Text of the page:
Hybridizing Daylilies In The Zahler-Therrien Garden
Walking through her family gardens last month, Heidi Douglas mused about a flower for which more than 82,200 varieties worldwide fill a registry.
By the time Mother’s Day rolls around every May, daylilies are starting to blossom across Horry and Georgetown counties with stalks, or scapes, that refresh with blooms into summer. Scanning the flower display beds spaced across the 4 acres at Browns Ferry Gardens, northwest of Georgetown, Douglas broke down the roots of the scientific word hemerocallis, from two Greek words, translating their duration in bloom to “beauty in a day.”
The president of the Georgetown Area Daylily Club, Douglas – married to Charles Douglas, also is vice president of the American Hemerocallis Society and director of its Region 15, with 13 clubs across North and South Carolina – said daylilies remain a “hardy” perennial from Florida into Canada.
As her husband talked in depth with two daylily hybridizers, or breeders, visiting from the Florence area, Douglas said going from “daylily seed to bloom” takes “a two-year process.” This “labor of love” of a hobby-turned-into-livelihood more than two decades ago remains a “ton of fun,” she said.
Douglas said the growth and development in each daylily planting resembles a beauty pageant in ways because ultimately, the flowers turn into “pretty faces” atop “nice legs.”
Their patches are organized by group, too, with first-year seedlings in their own spot, before their shift to another bed to mature.
Yellow stands out among daylilies, just as pink, red, purple, green and orange might, with a plethora of color patterns, and shapes such as single, double and spider, Douglas said.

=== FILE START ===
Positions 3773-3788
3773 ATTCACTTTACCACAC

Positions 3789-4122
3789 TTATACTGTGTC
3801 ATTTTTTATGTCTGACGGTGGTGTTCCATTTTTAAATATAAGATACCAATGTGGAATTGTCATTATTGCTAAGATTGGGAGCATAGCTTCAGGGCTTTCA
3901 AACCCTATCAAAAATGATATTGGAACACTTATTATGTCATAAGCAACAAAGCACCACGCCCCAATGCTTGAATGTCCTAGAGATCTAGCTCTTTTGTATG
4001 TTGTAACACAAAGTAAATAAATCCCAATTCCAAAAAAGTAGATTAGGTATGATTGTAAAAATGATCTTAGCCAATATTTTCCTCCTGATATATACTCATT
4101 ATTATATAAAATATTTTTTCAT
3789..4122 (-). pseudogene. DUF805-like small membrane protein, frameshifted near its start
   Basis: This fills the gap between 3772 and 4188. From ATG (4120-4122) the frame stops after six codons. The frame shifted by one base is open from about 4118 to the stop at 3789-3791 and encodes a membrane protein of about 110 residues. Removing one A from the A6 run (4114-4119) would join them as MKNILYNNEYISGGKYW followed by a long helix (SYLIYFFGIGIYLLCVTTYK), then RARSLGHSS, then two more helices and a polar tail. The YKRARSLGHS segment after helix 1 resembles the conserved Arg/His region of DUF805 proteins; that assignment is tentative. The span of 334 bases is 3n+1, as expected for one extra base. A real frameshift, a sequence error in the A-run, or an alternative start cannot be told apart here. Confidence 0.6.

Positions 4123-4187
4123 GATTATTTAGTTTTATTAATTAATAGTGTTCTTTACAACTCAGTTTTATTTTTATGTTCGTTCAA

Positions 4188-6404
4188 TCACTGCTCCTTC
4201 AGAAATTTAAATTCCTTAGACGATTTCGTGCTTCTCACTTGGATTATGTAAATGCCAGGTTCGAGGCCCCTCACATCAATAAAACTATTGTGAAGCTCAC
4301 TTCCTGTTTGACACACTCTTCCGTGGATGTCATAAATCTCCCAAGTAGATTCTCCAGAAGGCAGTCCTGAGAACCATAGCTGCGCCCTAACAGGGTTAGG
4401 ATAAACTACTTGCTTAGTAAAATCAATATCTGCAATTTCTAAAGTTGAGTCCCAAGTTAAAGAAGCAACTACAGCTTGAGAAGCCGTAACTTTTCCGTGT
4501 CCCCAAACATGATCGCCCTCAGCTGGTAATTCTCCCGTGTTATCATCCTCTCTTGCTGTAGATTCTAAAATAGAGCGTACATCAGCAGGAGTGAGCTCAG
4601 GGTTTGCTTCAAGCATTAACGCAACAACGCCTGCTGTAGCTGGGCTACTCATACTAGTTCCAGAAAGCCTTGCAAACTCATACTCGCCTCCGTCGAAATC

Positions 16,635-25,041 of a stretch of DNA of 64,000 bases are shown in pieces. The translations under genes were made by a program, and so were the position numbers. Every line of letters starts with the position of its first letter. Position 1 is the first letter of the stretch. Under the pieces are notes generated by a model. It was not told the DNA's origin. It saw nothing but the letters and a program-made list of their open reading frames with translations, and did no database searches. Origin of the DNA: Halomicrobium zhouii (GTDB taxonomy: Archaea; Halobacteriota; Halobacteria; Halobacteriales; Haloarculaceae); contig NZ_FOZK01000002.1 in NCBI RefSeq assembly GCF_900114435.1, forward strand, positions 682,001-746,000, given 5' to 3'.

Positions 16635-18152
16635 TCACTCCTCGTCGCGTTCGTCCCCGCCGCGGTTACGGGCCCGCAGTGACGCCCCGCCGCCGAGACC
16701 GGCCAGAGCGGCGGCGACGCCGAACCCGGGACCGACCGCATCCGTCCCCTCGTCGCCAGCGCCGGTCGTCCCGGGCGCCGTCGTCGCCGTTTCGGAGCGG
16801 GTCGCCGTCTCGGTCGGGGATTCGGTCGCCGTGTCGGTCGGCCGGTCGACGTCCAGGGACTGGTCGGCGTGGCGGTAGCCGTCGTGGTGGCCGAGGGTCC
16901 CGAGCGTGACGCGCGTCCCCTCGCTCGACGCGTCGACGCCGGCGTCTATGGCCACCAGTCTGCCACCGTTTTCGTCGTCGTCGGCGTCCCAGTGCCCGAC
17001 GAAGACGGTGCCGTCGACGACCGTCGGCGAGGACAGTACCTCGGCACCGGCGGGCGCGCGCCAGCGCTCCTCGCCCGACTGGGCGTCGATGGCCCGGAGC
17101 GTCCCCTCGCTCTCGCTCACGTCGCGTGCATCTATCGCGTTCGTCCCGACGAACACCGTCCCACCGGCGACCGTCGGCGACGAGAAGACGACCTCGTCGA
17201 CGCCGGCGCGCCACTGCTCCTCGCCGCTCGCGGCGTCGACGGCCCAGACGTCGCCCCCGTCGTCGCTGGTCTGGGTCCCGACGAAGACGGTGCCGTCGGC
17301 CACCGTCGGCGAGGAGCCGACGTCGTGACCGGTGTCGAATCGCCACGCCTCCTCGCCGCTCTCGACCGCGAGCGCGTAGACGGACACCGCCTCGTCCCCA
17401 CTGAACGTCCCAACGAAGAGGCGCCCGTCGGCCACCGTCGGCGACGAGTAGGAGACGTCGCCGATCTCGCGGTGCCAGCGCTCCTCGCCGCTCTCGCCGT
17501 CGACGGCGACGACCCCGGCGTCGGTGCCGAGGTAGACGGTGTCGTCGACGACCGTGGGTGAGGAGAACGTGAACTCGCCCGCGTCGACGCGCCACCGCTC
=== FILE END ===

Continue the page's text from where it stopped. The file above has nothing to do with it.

Hybridizers go to town not only in selling their own formally American Hemerocallis Society registered, or “introduced,” types, but in naming them. For 2016, among their various respective introductions, Heidi Douglas took a bow to the Beatles with “Ob-La-Di, Ob-La-Da,” Charles Douglas got colorful with “It’s In Her Kiss,” and their fellow hybridizer, Gene Tanner, who hopped in the saddle with a “Carolina Horse Trader.”
Douglas said growing and hybridizing daylilies comes quite easily, with low, basic maintenance on the former, and that “all male and female parts” visible to see for the latter.
She called the membership in the American Hemerocallis Society, which numbers more than 6,000 from about two dozen countries, “a family.”
“It’s a whole world,” Douglas said. “That’s it. You’re stuck.”
On about two-thirds of an acre on Cultra Road in Conway, Duane Therrien and Ed Zahler operate Therrien/Zahler Garden, with a big dedication to daylilies, and rolling out their welcome to anyone interested in them.
Zahler said his love for the flowers started at age 6 by growing them, and hybridizing them by his teen years. He said he found their cultivation as easy, and because “they put on a whale of a show, and for some reason, it was my flower.”
Hybridizing fulfills his goal to make daylilies only better, especially through the 1,000 seedlings he and Therrien grow every year to evaluate for possible introduction.
Zahler said of that annual total, they select 25 to 50 to consider for introduction, and introduce typically five from that batch, and that going from seed to introduction takes five years’ minimum.
Echoing Heidi Douglas about this past winter being more mild, Therrien said the growing season is “2-3 weeks ahead” this year.